Outer Banks Surveyors:
Not all lenders require that the purchaser obtain, and pay for an Outer Banks surveyor. This is certainly isn’t something we recommend, as you may have no recourse. It is recommended though that every purchaser authorize the settlement provider to obtain a property survey. It should be noted that the typical as-built survey provided may only shows the location of the house on the lot. While the title insurance industry will generally not accept a title claim based solely on the property survey itself. The survey will assist the purchaser in determining whether fences, trees or other such objects are properly located within the subject property.
What is a survey?
A survey is a map of the property’s land, structure and other improvements. Some detailed and other not so much. If prepared by a registered surveyor they must physically inspect the whole property. Things like the location of the improvements, the size of the lot and the dimensions are a few examples of what shows up on a survey. A survey will also show problems, but they not all worth terminating a deal over. For example, a survey might show that the adjoining owner is encroaching on the sidewalk or driveway. These are some common things people come across. A survey would also show if the property you are buying encroaches on the adjacent property. Some additional examples of survey issues include foundation, as-built surveys.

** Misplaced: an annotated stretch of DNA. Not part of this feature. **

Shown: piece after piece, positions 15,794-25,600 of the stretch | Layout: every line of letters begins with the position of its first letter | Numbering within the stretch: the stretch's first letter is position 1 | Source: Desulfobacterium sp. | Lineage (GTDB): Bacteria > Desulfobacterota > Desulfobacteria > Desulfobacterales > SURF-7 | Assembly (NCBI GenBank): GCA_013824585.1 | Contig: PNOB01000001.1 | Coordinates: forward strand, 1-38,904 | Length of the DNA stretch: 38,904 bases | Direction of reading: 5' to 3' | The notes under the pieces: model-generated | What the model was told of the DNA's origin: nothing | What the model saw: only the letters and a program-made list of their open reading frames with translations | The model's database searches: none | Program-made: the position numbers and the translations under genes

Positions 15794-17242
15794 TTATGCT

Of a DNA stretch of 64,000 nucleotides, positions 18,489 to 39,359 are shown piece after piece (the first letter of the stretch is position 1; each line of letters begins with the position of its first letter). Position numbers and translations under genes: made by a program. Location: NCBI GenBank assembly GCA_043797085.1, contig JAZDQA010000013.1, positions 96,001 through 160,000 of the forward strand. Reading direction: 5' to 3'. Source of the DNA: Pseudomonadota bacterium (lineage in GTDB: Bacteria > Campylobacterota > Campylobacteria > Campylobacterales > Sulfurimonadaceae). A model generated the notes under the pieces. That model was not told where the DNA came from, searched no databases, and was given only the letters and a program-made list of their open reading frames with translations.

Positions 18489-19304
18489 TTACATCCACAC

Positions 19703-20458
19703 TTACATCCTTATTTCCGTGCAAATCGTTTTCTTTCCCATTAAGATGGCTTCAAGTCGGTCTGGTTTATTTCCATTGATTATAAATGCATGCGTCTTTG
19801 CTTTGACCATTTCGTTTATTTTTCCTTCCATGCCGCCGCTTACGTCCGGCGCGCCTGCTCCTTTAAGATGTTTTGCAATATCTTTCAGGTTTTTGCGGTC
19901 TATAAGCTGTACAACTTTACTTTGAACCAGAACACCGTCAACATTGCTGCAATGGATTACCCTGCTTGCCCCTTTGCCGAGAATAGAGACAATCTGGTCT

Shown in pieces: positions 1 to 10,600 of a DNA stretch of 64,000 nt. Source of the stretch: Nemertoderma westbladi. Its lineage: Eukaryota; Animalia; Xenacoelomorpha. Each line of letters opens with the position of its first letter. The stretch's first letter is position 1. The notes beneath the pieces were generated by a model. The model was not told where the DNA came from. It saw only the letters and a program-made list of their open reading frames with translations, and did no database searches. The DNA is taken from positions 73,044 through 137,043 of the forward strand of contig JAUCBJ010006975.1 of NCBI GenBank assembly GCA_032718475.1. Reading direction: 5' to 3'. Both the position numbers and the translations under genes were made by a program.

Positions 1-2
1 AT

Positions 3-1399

Banks and Surveys:
These days banks required surveys to be completed before lending the purchaser any money. And more recently some title insurance companies began providing affirmative title coverage. This only benefits the lender, without requiring a survey. Because the title insurance company will protect the lender, many banks no longer require a survey as a condition of making the loan. Sometimes this causes people (like real estate agents, or even lenders) to mistakenly believe that a survey is not necessary.
Should I get a new survey?
In some cases a recent survey for a prior owner can be located. If the “old” survey has all the information needed for the closing, many people decide to proceed without purchasing a new one. Whether this is wise depends on the circumstances. Like if there are problems with the old survey a new purchaser has no claim against the “old” surveyor. To hold the surveyor responsible it is necessary to have a direct contractual relationship with that surveyor. The older the survey, the more potential exists for problems to have developed in the intervening time. Sometimes the only copy of the old Outer Banks surveyors information which has been added after the fact. More so by people other than the original surveyor.